Being awarded the French Legion of Honour was a timely reminder that the “pivotal” targets in the Paris climate agreement matter, and that relationships among countries make a difference in the fight to decarbonize, former Canadian environment minister Catherine McKenna said this week.
McKenna received France’s highest order of merit for her work on the 2015 Paris accord while she was back in that city for President Emmanuel Macron’s global finance summit last week.
“La lutte continue” (the struggle continues), she wrote in a LinkedIn post afterwards.
“It’s maybe a bit abstract, but it’s a reminder when we get down about the COPs that the Paris agreement was such a pivotal moment,” McKenna said of the award. “Even if things are bad, in the sense that we’re not advancing as we need to do, without the Paris agreement we’d have nothing.” Meeting would take place, but without a framework agreement that included a temperature goal to stabilize the global climate.
“That’s something amazing, and we can’t ever forget it,” she told The Energy Mix, even though “when we see the science… we still have a lot of work to do.”
McKenna said this year’s United Nations climate negotiations in Dubai will be a “particularly challenging COP”. The two weeks of negotiations will be hosted by one of the world’s leading petro-states, the United Arab Emirates, and chaired by the CEO of the Abu Dhabi National Oil Company (ADNOC), Sultan al Jaber.
After al Jaber tried to suggest that countries can reduce fossil fuel emissions without actually scaling back fossil fuel extraction, a group of 130 elected officials from the United States and the European Union called for the UN to replace him as COP chair, in what one news organization called a “remarkable rebuke”.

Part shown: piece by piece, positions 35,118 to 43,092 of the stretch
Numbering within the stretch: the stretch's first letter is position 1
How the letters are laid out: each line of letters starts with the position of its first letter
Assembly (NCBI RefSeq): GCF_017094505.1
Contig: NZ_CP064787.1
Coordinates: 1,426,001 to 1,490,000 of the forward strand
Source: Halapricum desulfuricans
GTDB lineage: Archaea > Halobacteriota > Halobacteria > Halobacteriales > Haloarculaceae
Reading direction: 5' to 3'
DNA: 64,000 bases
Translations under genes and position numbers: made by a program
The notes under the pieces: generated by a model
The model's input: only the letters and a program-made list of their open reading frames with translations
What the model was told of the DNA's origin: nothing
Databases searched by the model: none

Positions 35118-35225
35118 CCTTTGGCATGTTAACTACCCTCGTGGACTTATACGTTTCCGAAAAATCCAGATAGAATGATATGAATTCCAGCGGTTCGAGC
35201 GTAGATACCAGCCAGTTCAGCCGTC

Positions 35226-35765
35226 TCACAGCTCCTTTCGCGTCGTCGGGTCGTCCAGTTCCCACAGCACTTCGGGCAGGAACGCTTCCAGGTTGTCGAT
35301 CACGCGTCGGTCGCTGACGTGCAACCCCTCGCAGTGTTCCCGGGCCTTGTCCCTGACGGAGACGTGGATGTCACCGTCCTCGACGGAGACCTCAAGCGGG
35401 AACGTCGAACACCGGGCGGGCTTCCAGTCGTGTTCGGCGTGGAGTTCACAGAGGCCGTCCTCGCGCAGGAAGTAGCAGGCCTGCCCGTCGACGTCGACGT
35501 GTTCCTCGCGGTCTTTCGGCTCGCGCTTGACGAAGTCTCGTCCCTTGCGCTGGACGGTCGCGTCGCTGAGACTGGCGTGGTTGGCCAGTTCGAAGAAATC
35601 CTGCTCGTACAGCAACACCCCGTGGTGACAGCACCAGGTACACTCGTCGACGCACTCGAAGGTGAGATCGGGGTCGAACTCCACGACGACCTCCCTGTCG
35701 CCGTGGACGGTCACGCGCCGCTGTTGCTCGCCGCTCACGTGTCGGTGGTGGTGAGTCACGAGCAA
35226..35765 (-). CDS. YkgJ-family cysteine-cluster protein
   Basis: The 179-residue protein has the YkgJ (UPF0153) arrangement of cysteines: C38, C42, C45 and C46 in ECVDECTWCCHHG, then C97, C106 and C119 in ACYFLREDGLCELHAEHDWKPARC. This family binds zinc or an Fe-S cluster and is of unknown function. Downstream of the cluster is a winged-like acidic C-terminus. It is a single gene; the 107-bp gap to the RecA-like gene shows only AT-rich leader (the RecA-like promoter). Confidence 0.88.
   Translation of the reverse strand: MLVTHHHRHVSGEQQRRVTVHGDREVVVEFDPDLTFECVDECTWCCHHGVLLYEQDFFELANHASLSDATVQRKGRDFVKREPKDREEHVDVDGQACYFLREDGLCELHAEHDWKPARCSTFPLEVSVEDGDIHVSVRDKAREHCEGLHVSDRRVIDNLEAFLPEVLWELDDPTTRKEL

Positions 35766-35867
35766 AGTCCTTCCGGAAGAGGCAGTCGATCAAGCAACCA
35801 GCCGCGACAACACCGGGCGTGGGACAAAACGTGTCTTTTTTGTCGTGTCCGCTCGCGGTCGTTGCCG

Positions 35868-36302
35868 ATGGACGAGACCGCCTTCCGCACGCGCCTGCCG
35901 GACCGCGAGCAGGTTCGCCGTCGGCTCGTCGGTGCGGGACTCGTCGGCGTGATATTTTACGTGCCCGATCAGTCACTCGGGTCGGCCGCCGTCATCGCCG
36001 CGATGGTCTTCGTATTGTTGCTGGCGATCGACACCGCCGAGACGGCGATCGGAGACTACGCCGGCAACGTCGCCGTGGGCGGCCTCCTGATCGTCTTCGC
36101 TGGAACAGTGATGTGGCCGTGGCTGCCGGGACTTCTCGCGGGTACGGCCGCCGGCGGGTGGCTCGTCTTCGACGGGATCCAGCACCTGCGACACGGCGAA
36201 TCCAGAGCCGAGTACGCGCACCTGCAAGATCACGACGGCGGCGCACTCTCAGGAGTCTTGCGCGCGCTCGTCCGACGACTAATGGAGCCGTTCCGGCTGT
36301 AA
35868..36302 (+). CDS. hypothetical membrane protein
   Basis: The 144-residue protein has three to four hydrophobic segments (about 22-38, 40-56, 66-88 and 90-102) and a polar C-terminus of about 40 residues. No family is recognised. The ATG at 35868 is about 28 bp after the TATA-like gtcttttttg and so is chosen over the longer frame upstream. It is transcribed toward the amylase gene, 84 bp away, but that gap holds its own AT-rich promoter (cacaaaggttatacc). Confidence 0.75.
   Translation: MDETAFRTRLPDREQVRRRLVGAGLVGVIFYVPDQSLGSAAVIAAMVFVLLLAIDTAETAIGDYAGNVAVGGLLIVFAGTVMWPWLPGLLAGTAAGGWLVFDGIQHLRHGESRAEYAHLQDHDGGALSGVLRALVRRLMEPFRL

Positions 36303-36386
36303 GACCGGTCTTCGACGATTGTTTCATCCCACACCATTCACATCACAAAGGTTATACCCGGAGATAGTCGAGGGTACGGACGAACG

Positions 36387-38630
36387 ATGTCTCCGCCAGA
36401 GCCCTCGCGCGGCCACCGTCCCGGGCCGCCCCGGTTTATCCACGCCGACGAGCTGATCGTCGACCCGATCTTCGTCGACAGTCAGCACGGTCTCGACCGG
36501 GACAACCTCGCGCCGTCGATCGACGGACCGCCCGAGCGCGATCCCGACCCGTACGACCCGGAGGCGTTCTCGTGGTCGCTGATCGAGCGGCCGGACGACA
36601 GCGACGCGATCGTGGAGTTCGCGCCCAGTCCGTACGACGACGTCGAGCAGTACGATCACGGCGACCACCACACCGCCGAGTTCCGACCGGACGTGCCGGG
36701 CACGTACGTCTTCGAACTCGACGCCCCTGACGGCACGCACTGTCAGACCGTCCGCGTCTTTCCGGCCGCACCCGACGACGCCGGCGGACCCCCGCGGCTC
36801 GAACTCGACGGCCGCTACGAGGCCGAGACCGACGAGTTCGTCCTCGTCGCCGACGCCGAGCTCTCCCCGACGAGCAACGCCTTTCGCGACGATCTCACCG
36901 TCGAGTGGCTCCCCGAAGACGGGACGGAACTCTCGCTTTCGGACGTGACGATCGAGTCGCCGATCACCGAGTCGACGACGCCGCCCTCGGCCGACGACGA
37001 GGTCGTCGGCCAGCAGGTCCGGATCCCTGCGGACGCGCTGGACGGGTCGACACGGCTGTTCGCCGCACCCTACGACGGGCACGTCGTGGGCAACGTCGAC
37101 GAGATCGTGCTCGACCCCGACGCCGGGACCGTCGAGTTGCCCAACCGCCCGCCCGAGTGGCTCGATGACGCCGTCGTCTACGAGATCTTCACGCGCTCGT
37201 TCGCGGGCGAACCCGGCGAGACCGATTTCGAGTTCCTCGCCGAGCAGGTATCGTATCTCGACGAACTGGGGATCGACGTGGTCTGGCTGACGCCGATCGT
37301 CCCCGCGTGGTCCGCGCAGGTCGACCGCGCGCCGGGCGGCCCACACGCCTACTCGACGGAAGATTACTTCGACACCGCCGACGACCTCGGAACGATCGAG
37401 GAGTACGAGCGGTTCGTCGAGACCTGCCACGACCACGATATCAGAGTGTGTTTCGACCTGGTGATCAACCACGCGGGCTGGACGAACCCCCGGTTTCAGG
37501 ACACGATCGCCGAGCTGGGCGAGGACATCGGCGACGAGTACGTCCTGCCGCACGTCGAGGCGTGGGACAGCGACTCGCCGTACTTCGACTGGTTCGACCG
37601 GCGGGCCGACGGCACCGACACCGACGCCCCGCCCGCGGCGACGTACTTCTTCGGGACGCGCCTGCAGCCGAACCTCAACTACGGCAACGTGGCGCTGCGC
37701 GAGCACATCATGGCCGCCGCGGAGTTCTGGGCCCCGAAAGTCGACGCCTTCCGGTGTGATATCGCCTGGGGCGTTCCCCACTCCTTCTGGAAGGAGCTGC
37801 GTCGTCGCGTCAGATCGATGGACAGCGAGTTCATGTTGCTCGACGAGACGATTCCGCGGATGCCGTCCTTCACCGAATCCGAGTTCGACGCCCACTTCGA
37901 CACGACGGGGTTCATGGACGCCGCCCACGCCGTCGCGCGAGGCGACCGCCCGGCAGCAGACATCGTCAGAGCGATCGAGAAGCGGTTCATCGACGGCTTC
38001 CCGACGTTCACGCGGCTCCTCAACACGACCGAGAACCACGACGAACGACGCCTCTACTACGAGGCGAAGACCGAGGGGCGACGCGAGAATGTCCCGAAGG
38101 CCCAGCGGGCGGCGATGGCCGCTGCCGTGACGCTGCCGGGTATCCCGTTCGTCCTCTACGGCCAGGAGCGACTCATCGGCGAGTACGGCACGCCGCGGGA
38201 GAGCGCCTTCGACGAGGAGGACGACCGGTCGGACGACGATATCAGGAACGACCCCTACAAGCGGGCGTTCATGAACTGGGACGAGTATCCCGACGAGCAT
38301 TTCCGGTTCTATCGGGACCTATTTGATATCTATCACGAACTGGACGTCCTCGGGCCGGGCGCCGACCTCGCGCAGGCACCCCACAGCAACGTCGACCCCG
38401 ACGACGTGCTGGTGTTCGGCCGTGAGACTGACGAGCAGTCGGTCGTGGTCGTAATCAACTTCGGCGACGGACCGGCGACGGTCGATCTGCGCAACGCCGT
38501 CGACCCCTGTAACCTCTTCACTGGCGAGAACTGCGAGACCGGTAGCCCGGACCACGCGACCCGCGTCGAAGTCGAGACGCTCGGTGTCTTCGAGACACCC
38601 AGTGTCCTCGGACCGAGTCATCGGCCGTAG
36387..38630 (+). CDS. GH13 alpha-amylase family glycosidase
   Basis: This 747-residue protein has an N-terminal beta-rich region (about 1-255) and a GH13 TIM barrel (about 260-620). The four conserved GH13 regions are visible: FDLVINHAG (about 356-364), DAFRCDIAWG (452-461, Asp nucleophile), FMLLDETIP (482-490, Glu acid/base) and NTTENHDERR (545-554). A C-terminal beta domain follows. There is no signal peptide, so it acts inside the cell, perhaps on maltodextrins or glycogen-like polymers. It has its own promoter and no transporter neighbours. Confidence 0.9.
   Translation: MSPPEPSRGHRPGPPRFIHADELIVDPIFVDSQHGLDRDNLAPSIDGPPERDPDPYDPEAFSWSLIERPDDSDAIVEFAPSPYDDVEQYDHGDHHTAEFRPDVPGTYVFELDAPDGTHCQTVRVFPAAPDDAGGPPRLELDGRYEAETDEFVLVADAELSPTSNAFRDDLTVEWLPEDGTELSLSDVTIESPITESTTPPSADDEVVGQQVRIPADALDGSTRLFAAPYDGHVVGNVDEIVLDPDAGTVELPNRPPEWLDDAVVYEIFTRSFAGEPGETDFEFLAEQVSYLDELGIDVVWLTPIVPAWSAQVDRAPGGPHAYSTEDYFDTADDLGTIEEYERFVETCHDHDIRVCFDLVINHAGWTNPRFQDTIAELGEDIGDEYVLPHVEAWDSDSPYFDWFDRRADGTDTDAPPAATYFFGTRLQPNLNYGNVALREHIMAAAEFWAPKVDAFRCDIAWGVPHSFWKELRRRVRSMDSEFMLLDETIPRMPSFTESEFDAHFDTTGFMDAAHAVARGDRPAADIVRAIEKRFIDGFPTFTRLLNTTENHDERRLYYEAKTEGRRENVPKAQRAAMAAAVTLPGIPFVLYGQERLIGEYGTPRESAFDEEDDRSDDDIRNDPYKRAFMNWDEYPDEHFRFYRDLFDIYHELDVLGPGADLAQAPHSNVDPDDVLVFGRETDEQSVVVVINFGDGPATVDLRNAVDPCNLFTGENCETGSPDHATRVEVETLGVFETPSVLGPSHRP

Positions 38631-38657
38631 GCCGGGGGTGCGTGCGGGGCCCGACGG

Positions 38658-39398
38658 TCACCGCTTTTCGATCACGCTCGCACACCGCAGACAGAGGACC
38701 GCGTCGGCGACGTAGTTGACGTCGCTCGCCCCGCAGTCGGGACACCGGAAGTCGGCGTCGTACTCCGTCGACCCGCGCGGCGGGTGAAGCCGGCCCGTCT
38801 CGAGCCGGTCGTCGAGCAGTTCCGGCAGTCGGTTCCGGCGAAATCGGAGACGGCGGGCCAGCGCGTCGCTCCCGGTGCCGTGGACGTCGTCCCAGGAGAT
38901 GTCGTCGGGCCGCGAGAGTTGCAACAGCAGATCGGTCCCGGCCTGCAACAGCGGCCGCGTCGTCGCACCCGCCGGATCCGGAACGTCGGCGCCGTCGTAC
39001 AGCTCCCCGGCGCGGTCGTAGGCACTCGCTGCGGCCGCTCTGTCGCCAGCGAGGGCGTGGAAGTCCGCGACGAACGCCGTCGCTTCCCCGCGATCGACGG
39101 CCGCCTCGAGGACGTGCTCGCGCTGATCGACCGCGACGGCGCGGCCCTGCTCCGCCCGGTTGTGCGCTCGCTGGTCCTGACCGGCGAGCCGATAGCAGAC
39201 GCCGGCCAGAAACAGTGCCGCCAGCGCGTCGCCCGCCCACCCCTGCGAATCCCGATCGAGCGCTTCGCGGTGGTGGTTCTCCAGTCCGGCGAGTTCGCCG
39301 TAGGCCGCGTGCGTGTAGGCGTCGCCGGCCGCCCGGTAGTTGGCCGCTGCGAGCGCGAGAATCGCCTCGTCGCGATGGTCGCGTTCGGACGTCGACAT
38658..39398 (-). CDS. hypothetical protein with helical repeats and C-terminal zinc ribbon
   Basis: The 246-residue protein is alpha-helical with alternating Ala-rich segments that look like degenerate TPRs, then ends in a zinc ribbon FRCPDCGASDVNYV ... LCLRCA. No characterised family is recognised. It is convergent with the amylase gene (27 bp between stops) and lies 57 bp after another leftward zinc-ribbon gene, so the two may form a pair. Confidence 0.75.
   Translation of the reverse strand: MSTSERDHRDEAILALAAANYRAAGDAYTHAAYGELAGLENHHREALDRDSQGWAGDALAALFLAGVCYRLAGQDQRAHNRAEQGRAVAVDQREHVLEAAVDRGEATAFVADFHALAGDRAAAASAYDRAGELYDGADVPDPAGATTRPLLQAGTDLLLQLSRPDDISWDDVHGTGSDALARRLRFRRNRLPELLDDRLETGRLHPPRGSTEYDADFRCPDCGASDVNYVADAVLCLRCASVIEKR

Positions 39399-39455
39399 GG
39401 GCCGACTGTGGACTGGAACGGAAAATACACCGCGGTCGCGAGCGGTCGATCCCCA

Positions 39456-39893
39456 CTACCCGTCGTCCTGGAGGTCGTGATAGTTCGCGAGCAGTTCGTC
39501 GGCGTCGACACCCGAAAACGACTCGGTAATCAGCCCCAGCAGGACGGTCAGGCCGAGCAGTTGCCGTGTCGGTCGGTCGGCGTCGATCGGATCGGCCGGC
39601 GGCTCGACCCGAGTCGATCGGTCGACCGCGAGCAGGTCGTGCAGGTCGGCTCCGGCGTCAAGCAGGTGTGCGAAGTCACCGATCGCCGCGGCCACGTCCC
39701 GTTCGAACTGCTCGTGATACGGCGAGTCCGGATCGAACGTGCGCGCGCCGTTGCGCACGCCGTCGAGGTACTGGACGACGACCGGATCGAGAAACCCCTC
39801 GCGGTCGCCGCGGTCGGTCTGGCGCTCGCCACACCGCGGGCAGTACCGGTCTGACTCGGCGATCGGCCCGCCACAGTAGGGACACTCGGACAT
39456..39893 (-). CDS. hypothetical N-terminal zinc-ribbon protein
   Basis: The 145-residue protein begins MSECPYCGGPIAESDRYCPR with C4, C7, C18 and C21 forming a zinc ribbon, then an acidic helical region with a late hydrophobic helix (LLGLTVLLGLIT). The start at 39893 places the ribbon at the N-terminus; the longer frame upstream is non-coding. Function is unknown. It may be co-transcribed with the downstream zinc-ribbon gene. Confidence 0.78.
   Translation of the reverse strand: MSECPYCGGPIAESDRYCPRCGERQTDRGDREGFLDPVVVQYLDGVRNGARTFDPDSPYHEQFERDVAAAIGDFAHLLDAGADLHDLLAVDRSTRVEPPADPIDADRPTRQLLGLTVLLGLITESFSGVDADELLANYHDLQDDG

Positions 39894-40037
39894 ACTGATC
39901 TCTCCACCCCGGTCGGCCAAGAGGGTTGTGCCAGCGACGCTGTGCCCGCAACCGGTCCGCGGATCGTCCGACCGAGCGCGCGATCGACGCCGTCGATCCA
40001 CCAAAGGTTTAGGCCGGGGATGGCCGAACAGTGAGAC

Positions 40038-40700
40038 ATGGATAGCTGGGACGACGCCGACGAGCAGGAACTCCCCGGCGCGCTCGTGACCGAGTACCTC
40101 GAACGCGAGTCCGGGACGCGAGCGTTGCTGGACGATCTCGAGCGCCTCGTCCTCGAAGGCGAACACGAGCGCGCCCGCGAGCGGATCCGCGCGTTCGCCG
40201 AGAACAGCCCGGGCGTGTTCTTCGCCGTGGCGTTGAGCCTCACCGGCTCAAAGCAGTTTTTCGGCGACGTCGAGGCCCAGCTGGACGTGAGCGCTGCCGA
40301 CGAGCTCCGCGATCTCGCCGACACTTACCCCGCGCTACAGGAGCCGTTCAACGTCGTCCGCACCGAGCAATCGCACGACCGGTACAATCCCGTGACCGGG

McKenna said it’s important to keep up the pressure for the negotiating breakthroughs that will get countries on track to address the climate emergency.
“It’s been made very clear that when you host the COP, you’re not pushing your own interests. You’re pushing the interests of the Paris agreement,” she said. “The 1.5°C goal is what we need to be focused on, and so you need to be advancing that cause.”
While there’s a lot to be said for being a “realistic optimist,” she added, “it’s a problem when people say it’s about emissions, not fossil fuel companies. Emissions are coming from fossil fuel companies, we need to move to renewables, and we need to not spend all our time hoping for tech solutions that don’t align with our time frame,” beginning with a 45% global emissions cut by 2030.
While it’s easy to get lost on the complexities of global negotiations, “it’s not actually that complicated,” McKenna added. “Emissions need to go down now, absolute emissions across the value chain. Money needs to go to clean energy at scale, and we need to ensure a just transition. Oil and gas companies have not shown they’re capable of doing that, and in fact they’ve pushed back on the policies they would need to meet the commitments they have made.”
But “there’s a price of admission” to get climate change under control, and “that’s not [a] 2050 [target]. It’s right now.”